Thomas Paine’s Common Sense inspired American colonists toward revolution, but what did the British think of his words?
This digital critical edition of Common Sense explores a re-printing of Thomas Paine’s iconic pamphlet produced by printer J. Almon in London in 1776. Unlike American editions, Almon censored portions of the text in this British version by simply leaving blank spaces in the typesetting where the objectionable words had been. Historians have spent much time studying the impact of Common Sense on the American consciousness in the days leading up to revolution. However, the thoughts and reactions of British readers have received less attention. This text offers insights into what readers across the pond thought of this provocative tract.
How to use this edition
This collection features images of the British pamphlet’s pages alongside a transcription of the text. Redactions and annotations are highlighted in yellow. Hover your cursor over the redactions to view the words the London publisher left out. Click on the highlighted portions to open annotations suggesting why the printer omitted this text, or to learn more about Common Sense itself.
Create your own account on the annotation site hypothes.is to store your own notes as you read!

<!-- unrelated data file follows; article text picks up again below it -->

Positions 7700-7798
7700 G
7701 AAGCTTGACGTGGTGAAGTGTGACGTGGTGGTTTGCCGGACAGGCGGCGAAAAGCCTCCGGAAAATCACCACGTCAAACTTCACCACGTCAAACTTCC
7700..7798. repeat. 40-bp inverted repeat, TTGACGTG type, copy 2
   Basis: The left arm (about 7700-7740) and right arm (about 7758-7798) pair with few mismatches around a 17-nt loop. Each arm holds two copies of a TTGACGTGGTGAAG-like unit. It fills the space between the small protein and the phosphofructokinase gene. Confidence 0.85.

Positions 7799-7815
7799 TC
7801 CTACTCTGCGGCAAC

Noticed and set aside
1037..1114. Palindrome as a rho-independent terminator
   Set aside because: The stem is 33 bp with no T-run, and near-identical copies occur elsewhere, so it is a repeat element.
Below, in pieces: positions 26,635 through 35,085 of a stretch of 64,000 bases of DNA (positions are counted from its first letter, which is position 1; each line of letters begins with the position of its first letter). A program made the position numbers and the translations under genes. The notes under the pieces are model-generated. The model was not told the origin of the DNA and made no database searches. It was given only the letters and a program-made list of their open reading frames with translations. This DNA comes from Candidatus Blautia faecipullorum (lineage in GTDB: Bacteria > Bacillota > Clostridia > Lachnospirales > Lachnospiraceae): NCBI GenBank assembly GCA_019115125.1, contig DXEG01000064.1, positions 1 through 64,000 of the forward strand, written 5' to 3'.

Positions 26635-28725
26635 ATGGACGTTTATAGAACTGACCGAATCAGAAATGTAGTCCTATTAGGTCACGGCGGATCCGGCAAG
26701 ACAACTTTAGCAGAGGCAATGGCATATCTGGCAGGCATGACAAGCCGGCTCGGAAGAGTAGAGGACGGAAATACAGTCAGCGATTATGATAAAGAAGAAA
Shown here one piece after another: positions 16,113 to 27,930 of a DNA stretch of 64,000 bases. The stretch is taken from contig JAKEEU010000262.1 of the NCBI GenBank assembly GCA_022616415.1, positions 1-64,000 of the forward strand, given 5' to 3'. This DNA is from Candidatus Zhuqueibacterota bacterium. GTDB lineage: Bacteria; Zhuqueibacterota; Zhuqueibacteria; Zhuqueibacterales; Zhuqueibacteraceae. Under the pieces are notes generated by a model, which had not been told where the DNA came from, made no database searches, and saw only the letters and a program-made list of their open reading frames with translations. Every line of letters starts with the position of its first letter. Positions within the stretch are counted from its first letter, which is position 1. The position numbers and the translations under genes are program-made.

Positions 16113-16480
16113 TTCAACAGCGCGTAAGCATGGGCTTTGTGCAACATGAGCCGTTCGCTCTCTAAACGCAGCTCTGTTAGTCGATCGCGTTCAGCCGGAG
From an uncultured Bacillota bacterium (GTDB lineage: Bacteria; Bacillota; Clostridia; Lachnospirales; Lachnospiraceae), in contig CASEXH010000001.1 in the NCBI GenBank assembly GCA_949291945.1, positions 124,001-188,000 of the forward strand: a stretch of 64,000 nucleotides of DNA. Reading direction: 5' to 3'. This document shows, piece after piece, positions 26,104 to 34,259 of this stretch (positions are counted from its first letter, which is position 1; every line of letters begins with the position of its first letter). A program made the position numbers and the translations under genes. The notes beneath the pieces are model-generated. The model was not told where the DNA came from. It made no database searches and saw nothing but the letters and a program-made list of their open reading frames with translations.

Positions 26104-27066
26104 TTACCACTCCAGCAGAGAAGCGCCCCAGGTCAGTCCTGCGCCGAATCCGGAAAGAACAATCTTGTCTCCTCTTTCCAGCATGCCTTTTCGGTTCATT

Educators: Hypothesis is an excellent tool to facilitate critical analysis and discussion of the text. Invite students to a group to share and review commentary as a class. Only members of the group can view these annotations, highlights, and notes. Follow this link to access teachers' guides and tutorials on how to use hypothesis as an educational tool.
This site is currently under development. In addition to annotations, interpretive essays will provide more in-depth context for a particular aspect of Common Sense and its readership.
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by Marie Pellissier
The first British edition of Common Sense has over twenty changes to the text, including redactions and additions. Why did J. Almon, the British printer, make these changes, and what did he remove?